John Colson: Amid all this strife, gratitude can help
Hit and Run
I’d been wrestling with my muse for days, unable to come up with a topic for this week. I found myself tired unto exhaustion by our corrupted politics and evil times, worried that this time I might actually have to walk away without sending a column to my editor.
It was at this point that my primary adviser and counselor (my wife) suggested: “Why don’t you write about what you’re grateful for today? Thanksgiving is coming, after all.”
OK, I can give that a shot, though something so potentially upbeat might not strike my habitual readers (few but fanatical, I’m sure) as having come from me at all.
First, I’m grateful for her suggestion, as I usually am when she comes up with an idea for me to pursue.
After more than 30 years of writing this column, I often hit a wall when thinking about where to aim my pen (or, more accurately, my laptop keyboard).
It’s not that there is a dearth of things to write about. Quite the opposite is true, actually, and it is precisely that mind-bending blizzard of possible topics that sometimes leaves me gasping in the intellectual equivalent of a seven-year drought. That, and a sneaking suspicion that I’ve said it all by now and there’s no more to be gained by droning on.
But, I digress.
Gazing out my window, I find myself thankful for our fall weather — cool, even cold nights alternating with warm and clear (or partly cloudy) skies during most days, which allows me a longer motorcycling season than I had expected and permits me a little while longer before I clean out the closets and the storage bins and make the transition from summer gear to winter equipment.
With all the insanity that has infected our national political discourse in the past few years, I am grateful that I live in a small town in the mountains, where electoral madness, murderously intolerant impulses and anti-democratic nastiness are held to a minimum. And where, thankfully, the corrosive effect of money in politics is nearly absent.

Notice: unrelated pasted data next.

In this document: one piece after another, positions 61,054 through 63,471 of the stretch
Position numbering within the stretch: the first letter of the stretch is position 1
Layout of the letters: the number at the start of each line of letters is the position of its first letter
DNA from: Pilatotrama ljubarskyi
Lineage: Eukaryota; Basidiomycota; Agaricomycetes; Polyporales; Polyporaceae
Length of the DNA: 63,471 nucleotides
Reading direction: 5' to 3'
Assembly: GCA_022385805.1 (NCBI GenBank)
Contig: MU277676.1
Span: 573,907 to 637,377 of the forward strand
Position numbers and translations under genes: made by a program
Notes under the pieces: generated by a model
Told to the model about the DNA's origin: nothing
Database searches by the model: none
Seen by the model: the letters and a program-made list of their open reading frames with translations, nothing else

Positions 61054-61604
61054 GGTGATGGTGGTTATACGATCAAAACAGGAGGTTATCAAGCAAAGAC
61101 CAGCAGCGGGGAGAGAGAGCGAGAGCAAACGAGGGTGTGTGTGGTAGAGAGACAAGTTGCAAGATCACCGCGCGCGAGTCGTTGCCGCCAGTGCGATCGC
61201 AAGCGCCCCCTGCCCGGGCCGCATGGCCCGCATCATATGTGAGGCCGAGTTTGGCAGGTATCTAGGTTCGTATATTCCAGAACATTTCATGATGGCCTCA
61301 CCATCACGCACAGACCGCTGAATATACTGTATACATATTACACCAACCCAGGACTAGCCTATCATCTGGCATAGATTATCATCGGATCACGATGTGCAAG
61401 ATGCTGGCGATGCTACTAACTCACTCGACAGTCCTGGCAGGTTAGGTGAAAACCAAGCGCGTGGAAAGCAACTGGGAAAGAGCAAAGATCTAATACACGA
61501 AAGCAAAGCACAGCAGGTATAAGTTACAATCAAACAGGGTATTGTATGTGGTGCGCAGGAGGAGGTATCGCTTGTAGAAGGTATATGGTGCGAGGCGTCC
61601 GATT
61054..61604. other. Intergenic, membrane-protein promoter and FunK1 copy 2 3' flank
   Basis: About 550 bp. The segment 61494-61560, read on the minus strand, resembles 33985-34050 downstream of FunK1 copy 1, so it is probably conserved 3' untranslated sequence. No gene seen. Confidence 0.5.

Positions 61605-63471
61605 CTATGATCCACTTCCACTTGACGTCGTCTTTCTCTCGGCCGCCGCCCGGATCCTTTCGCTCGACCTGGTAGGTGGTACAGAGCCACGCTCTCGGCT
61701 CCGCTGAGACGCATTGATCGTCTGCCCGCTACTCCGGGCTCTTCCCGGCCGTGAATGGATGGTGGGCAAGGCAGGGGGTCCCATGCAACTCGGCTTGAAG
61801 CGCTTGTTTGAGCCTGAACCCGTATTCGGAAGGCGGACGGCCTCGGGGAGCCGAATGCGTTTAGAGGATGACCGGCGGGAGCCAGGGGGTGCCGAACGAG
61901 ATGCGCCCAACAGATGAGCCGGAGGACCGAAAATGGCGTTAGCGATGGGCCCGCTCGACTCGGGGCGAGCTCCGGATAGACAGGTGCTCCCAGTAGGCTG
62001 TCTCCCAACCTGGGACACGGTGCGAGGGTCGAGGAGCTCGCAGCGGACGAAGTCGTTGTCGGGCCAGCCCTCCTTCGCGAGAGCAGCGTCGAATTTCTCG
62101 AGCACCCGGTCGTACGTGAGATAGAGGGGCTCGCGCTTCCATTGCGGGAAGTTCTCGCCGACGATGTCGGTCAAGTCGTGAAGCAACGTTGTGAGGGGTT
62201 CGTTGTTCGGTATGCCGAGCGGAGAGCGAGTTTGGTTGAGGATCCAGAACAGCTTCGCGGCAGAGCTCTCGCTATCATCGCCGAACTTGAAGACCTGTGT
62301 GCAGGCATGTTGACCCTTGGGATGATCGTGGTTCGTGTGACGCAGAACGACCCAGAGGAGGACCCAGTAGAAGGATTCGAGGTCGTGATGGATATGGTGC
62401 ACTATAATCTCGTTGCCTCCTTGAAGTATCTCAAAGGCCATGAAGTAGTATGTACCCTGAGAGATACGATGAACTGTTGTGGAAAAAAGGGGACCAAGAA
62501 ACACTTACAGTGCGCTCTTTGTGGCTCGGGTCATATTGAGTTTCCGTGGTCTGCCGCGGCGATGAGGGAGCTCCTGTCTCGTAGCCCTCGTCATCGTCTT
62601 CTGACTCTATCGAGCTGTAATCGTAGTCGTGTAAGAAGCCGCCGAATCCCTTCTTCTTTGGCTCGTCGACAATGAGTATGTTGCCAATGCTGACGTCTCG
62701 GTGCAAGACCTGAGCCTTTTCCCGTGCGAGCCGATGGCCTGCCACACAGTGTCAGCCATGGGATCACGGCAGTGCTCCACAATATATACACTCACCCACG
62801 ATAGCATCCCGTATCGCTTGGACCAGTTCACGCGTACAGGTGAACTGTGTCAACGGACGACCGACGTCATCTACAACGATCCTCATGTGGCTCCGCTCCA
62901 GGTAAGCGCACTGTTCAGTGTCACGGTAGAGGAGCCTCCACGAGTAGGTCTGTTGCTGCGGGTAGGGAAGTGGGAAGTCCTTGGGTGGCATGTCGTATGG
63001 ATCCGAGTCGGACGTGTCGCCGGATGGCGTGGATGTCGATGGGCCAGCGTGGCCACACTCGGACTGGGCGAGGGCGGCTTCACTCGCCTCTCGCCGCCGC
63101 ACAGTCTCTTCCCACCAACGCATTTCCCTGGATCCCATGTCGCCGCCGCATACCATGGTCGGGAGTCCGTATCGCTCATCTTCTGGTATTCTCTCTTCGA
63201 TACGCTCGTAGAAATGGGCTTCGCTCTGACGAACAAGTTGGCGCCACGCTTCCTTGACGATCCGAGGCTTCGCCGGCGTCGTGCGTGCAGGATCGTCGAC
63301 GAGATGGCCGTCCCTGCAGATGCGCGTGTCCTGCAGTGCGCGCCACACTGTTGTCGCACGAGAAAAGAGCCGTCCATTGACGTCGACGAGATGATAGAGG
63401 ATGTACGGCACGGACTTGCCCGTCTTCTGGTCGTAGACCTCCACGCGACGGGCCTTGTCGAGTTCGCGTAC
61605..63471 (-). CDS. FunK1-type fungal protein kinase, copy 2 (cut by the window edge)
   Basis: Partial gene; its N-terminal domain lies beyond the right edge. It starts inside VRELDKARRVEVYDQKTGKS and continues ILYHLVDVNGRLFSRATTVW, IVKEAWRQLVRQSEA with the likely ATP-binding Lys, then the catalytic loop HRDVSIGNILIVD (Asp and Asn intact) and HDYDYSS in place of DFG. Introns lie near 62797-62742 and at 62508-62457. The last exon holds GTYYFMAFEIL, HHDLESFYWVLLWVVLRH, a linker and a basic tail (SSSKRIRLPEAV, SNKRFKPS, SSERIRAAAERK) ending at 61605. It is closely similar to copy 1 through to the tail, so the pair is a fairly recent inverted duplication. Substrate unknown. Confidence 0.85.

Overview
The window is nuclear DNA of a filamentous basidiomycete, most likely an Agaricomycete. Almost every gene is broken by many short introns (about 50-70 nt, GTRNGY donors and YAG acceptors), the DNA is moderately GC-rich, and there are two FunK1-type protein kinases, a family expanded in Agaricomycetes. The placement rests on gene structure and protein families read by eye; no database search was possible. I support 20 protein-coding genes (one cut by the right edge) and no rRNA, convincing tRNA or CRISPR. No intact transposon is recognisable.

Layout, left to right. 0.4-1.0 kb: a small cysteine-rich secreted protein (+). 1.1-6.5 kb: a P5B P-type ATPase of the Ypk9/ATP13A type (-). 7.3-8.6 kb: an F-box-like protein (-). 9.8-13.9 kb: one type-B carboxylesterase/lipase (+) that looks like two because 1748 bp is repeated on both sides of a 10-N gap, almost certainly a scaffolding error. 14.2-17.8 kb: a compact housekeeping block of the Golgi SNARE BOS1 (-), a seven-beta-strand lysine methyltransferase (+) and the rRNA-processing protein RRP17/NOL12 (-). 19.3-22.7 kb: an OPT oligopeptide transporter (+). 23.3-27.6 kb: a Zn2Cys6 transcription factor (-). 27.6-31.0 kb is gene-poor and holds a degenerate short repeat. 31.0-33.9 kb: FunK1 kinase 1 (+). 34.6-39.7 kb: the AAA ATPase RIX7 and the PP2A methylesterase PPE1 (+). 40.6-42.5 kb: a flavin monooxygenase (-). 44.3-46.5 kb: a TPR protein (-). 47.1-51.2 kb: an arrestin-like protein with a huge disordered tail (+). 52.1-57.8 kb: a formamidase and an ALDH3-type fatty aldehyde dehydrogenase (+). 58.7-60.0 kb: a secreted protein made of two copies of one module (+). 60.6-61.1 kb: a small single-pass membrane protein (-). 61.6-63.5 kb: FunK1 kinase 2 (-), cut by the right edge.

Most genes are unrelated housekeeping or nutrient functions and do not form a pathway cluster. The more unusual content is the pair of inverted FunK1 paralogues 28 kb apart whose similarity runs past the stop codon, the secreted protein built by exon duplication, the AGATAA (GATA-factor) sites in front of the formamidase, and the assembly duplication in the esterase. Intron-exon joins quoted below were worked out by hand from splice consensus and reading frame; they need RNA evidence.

Sticking to that theme, I am eternally glad to find myself in a town that values artistic craftsmanship over commerce, recreation over greed, and environmental awareness and activism over exploitative employment, to name just a few of the positive aspects of hanging out in Carbondale, Colorado, along the Roaring Fork River valley on the Western Slope of the Rocky Mountains.
I am thankful to live in a little neighborhood on the south side of town, where the keys to my mailbox, my house, my pickup and sundry locks for various purposes could hang for several days in the mailbox without being stolen. I knew I’d misplaced those keys (something I do with increasing frequency in my advancing years and mounting confusion), and kept looking for them in a desultory way, but I remained clueless until a neighbor showed up at my door to ask whether the key rings hanging off the mailbox frame were mine.
I feel blessed to have a valleywide circle of friends and acquaintances with whom I can chat on a street corner, or from neighboring bar stools or lunch counters, and with whom I share a conviction that even if we disagree on some things, the overall tenor of those chats is one of camaraderie and respect.
I am oh, so happy that I live in a place where within a few minutes travel time, whether on foot, by pedal-power or in a motorized vehicle of some sort, I can be deeply ensconced in the woods, moving purposefully down a mountain trail or sublimely strolling along a path beside a river, listening to the conversation the water was having with itself as I entertained dreams and fancies in my head.
I am more than pleased with the variety and frequency of theatrical, musical and literary activities available just about any day in our little corner of the world. Indeed, there are times when I’m frustrated by the incredible number of such offerings, because I can’t possibly get to all of them or be in three different places at once.
Looking further abroad, I am very happy to not be living in a nation where fascistic despots are busily doing their best to deny the rights of the “minorities” of our population, where hate trumps compassion and fairness, where the privileges of the wealthy are the uppermost concern of our ruling tribunals rather than the welfare of the populace at large.
Oh, wait, I actually DO live in a nation of just that sort, and the very name, though uncapitalized, of our chief tormentor and persecutor can be found buried in the above descriptive sentence about his toxic rule.
This is an incomplete list of all I am thankful for, of course. But it at least is one way of saying, I guess, that you simply cannot have everything you desire in the world, and that you’ve got to live with the best and the worst as you navigate your life and do what you can to right the wrongs and unseat the wrong-doers.
Good luck to us all.
John Colson writes for The Aspen Times every Tuesday. He can be reached at firstname.lastname@example.org.